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FOREIGN GODS, INC.

Ndibe writes of culture clash in a moving way that makes Ike’s march toward disaster inexorable and ineffably sad.

A Nigerian living in America has a moneymaking scheme—to return to his native village, steal the statue of a war god and sell it to a tony New York dealer who deals in such deities.

Ikechukwu Uzondu (or Ike for short) has high expectations. Although he’s a cum laude graduate of Amherst with a degree in economics, he’s working as a New York cabbie because his accent won’t get him in the door at a Wall Street firm. Recently divorced and hounded by creditors, Ike talks to Mark Gruels, owner of a gallery called Foreign Gods, Inc. that traffics in Asian and African statues of gods—and well-heeled collectors are willing to part with hundreds of thousands of dollars for the best specimens. Ike borrows some money from a friend to purchase a ticket back to his home village of Utonki and carefully lays the groundwork for stealing a statue of Ngene, the village war god still worshiped by Ike’s uncle Osuakwu. Meanwhile, Ike’s mother has come under the spell of Pastor Uka, a stern Protestant who sees Ngene worship as inspired by Satan. Not so coincidentally, the pastor believes that any person returning to the village from America must be rich, so he’s looking to Ike to “sow” a considerable sum for a new chapel. Caught between his overly pious and gullible mother on one hand and his “heathen” uncle on the other, Ike eventually steals the statue but still must smuggle it through Nigerian customs, a task made somewhat easier by corrupt customs officials willing to look the other way, but when he returns to New York, he finds the market for African deities has gone colder than he had expected.

Ndibe writes of culture clash in a moving way that makes Ike’s march toward disaster inexorable and ineffably sad.

Pub Date: Jan. 14, 2014

ISBN: 978-1-61695-313-3

Page Count: 336

Publisher: Soho

Review Posted Online: Nov. 2, 2013

Kirkus Reviews Issue: Nov. 15, 2013

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HOUSE OF LEAVES

The story's very ambiguity steadily feeds its mysteriousness and power, and Danielewski's mastery of postmodernist and...

An amazingly intricate and ambitious first novel - ten years in the making - that puts an engrossing new spin on the traditional haunted-house tale.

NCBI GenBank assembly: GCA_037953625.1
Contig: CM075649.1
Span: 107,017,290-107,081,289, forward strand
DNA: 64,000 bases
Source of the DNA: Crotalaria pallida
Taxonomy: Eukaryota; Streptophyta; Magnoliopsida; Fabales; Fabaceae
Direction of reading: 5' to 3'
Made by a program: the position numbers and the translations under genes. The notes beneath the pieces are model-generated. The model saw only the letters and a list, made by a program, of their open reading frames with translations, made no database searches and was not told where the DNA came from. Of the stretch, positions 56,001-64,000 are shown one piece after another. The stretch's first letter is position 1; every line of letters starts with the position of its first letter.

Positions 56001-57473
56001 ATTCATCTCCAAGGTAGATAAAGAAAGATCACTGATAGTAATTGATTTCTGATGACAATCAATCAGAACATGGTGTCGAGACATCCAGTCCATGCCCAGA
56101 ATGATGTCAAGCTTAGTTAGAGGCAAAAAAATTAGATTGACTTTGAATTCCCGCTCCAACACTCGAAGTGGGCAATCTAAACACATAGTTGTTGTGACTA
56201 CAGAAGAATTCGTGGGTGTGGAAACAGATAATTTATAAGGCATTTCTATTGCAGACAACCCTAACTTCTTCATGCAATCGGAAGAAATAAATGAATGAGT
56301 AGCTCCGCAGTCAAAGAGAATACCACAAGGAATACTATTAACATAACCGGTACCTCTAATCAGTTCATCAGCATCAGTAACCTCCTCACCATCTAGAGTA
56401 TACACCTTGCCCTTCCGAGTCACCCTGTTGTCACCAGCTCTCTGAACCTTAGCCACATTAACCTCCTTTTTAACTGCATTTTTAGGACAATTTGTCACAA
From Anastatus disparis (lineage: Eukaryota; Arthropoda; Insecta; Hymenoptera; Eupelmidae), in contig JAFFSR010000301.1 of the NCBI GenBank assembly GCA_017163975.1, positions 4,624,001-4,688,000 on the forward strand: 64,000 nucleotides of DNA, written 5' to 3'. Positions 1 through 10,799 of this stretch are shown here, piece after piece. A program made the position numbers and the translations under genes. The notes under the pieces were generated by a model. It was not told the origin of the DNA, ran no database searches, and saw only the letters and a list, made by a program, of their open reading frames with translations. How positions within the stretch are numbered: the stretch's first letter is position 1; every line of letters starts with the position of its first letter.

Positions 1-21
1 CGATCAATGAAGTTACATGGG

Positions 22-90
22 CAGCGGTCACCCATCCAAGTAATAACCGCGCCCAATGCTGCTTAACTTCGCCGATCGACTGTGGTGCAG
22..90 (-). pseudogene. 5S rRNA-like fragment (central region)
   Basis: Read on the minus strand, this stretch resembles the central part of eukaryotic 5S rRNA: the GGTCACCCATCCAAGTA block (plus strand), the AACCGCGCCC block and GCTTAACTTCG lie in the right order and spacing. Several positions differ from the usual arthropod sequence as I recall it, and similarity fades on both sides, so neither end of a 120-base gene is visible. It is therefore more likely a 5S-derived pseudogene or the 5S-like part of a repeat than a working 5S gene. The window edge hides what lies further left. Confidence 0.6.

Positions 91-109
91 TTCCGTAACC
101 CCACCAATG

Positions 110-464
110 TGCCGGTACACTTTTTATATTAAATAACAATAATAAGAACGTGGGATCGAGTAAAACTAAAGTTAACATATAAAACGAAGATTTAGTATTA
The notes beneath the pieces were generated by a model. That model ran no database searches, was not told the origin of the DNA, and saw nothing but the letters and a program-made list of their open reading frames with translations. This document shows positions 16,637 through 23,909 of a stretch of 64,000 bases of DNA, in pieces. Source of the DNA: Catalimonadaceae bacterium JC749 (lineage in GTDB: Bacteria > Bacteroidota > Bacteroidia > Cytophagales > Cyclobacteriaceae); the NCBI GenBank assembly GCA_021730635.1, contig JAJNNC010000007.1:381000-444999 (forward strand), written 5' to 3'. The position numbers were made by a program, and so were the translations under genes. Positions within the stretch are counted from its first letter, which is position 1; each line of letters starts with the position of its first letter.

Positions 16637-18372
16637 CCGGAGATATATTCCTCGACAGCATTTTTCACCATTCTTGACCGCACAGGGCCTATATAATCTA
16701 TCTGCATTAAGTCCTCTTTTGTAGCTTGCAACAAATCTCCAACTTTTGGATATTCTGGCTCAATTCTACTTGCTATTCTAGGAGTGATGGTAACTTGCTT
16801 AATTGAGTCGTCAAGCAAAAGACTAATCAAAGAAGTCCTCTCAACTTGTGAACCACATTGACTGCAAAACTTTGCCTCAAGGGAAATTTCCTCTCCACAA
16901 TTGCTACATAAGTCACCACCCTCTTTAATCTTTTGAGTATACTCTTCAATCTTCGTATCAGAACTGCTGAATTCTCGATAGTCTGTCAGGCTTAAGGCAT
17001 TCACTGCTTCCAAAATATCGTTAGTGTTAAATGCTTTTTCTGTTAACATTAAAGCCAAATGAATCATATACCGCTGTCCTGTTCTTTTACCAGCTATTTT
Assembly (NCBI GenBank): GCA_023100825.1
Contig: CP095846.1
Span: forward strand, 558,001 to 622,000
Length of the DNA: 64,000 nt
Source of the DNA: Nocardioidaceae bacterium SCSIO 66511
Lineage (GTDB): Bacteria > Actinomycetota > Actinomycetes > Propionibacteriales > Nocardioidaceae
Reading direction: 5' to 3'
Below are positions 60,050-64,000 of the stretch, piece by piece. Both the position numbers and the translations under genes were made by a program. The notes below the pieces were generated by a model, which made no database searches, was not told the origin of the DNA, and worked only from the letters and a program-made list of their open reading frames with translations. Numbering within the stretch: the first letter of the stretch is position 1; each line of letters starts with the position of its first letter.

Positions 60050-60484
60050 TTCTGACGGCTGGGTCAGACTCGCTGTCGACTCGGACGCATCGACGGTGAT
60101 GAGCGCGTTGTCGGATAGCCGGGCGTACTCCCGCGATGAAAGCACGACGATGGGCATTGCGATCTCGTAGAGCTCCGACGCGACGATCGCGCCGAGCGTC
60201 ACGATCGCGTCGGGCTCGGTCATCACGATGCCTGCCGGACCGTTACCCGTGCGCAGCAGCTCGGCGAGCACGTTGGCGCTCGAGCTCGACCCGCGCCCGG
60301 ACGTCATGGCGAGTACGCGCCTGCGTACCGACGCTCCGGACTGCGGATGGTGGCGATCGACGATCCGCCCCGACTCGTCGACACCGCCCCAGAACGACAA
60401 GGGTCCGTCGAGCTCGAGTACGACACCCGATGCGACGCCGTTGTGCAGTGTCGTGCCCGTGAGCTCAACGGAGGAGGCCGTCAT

Texts within texts, preceded by intriguing introductory material and followed by 150 pages of appendices and related "documents" and photographs, tell the story of a mysterious old house in a Virginia suburb inhabited by esteemed photographer-filmmaker Will Navidson, his companion Karen Green (an ex-fashion model), and their young children Daisy and Chad.  The record of their experiences therein is preserved in Will's film The Davidson Record - which is the subject of an unpublished manuscript left behind by a (possibly insane) old man, Frank Zampano - which falls into the possession of Johnny Truant, a drifter who has survived an abusive childhood and the perverse possessiveness of his mad mother (who is institutionalized).  As Johnny reads Zampano's manuscript, he adds his own (autobiographical) annotations to the scholarly ones that already adorn and clutter the text (a trick perhaps influenced by David Foster Wallace's Infinite Jest) - and begins experiencing panic attacks and episodes of disorientation that echo with ominous precision the content of Davidson's film (their house's interior proves, "impossibly," to be larger than its exterior; previously unnoticed doors and corridors extend inward inexplicably, and swallow up or traumatize all who dare to "explore" their recesses).  Danielewski skillfully manipulates the reader's expectations and fears, employing ingeniously skewed typography, and throwing out hints that the house's apparent malevolence may be related to the history of the Jamestown colony, or to Davidson's Pulitzer Prize-winning photograph of a dying Vietnamese child stalked by a waiting vulture.  Or, as "some critics [have suggested,] the house's mutations reflect the psychology of anyone who enters it."